Location: Crop Genetics and Breeding Research2018 Annual Report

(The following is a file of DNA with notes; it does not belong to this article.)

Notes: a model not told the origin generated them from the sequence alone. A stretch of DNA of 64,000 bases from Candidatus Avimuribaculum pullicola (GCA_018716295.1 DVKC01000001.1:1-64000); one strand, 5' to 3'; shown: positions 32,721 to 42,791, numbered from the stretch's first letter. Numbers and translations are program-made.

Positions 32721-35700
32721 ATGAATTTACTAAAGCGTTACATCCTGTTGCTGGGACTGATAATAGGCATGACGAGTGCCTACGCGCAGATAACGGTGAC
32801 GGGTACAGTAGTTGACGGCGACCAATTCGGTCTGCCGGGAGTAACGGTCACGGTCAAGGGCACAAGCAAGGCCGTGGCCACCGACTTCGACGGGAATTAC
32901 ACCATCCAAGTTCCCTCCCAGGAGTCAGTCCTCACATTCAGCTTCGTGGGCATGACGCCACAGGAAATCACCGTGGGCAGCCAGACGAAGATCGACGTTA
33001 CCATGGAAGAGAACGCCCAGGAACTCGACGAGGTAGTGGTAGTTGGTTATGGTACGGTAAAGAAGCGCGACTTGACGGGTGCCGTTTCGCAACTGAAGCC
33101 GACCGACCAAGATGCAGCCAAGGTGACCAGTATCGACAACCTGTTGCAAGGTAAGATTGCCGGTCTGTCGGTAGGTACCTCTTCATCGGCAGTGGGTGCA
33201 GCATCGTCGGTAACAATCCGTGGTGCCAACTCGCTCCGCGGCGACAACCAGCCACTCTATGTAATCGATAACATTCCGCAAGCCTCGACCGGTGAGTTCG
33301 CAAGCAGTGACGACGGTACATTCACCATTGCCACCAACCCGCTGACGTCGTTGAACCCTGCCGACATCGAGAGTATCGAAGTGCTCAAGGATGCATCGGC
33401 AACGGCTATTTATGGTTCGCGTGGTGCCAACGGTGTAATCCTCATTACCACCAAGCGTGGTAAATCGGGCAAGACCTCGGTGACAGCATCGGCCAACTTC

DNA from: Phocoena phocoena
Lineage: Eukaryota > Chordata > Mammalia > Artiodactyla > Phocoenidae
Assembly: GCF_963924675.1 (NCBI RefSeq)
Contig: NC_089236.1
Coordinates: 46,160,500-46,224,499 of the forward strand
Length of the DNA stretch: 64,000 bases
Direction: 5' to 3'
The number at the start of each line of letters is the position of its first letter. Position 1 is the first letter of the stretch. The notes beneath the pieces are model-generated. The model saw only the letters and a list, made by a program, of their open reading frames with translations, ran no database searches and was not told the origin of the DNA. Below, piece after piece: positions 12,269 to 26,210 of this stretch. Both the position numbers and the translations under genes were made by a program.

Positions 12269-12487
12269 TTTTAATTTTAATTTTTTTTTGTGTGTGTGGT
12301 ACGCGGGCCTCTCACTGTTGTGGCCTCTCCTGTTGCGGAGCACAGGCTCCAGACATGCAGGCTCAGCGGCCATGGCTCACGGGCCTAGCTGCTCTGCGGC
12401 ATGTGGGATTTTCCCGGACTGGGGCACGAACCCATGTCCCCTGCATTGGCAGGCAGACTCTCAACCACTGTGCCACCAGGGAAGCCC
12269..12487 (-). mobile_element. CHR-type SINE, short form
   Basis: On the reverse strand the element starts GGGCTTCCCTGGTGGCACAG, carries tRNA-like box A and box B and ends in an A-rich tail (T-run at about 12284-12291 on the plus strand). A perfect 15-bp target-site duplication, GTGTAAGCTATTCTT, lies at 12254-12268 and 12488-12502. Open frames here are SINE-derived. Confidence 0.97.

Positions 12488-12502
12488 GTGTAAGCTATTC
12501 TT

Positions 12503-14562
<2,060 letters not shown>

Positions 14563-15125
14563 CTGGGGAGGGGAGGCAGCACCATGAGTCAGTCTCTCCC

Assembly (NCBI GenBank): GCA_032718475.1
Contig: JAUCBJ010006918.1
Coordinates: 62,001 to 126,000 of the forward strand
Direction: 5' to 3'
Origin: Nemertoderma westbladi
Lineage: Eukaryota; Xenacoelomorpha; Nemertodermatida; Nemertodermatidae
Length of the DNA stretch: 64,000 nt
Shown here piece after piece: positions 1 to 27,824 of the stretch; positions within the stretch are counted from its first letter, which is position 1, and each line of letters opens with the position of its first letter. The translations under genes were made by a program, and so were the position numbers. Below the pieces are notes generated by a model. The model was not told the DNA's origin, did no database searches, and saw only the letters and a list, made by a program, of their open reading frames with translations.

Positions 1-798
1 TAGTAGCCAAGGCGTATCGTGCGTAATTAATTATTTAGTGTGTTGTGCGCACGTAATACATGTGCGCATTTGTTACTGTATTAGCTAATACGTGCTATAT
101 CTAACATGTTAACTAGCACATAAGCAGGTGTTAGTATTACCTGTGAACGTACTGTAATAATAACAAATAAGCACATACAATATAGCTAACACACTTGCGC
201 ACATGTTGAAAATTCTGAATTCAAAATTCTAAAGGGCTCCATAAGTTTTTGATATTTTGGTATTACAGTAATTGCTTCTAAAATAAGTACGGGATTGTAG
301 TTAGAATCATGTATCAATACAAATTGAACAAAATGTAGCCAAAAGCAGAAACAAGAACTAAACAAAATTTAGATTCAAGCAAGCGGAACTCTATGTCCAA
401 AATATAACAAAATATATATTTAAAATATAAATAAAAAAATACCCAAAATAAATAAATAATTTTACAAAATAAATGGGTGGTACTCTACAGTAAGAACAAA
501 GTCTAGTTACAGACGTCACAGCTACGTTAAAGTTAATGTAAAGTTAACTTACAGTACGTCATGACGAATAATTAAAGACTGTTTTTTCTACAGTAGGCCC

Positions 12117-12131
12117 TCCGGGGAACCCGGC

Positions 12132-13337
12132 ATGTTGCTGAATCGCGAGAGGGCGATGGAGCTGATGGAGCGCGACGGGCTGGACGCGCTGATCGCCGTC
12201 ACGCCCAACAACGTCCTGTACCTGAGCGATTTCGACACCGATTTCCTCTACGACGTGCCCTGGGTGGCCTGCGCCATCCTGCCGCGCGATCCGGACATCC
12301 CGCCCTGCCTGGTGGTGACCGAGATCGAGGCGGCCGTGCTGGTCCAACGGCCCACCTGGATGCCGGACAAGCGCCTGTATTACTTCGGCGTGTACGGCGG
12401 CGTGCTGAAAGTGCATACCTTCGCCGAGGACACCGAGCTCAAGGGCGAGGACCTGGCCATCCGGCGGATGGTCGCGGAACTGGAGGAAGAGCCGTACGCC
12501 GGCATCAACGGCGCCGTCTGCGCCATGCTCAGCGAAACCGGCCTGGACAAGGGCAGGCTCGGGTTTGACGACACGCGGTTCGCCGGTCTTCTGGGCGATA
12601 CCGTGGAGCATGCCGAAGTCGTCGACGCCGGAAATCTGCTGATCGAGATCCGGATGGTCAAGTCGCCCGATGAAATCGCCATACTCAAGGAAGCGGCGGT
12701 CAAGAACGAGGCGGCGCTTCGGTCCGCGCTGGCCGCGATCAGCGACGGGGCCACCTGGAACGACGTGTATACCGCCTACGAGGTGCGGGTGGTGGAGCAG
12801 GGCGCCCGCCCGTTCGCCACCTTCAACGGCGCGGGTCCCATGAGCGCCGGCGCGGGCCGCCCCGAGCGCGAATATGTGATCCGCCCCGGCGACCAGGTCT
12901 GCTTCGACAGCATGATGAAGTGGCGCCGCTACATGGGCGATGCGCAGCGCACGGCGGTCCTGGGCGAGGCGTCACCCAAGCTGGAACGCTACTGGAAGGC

1. Identify new sources of maize germplasm with resistance to aflatoxin and insects, and identify new sources of sorghum germplasm with improved insect resistance. 1A. Evaluate exotic maize germplasm from the Germplasm Enhancement of Maize (GEM) program, International Center for the Improvement of Maize and Wheat (CIMMYT), and the U.S. maize germplasm collection for resistance to infection by Aspergillus flavus and aflatoxin contamination. 1B. Screen for resistance to ear- and kernel-feeding stink bugs, sap beetles, thrips and maize weevil in maize germplasm from the GEM, the CIMMYT, and the U.S. maize germplasm collection. 1C. Evaluate sorghum lines from the U.S. germplasm collection for anthracnose resistance. 1D. Screen for whorl-feeding fall armyworm and head-feeding sorghum midge resistance in sorghum lines from the U.S. germplasm collection. 2. Develop maize and sorghum germplasm adapted to the southeastern United States with enhanced resistance to diseases and insects. 2A. Develop maize germplasm with reduced aflatoxin accumulation, increased resistance to insects, and enhanced agronomic performance in the southern Coastal Plain region. 2B. Develop sorghum germplasm with improved disease and insect resistance and high yield potential.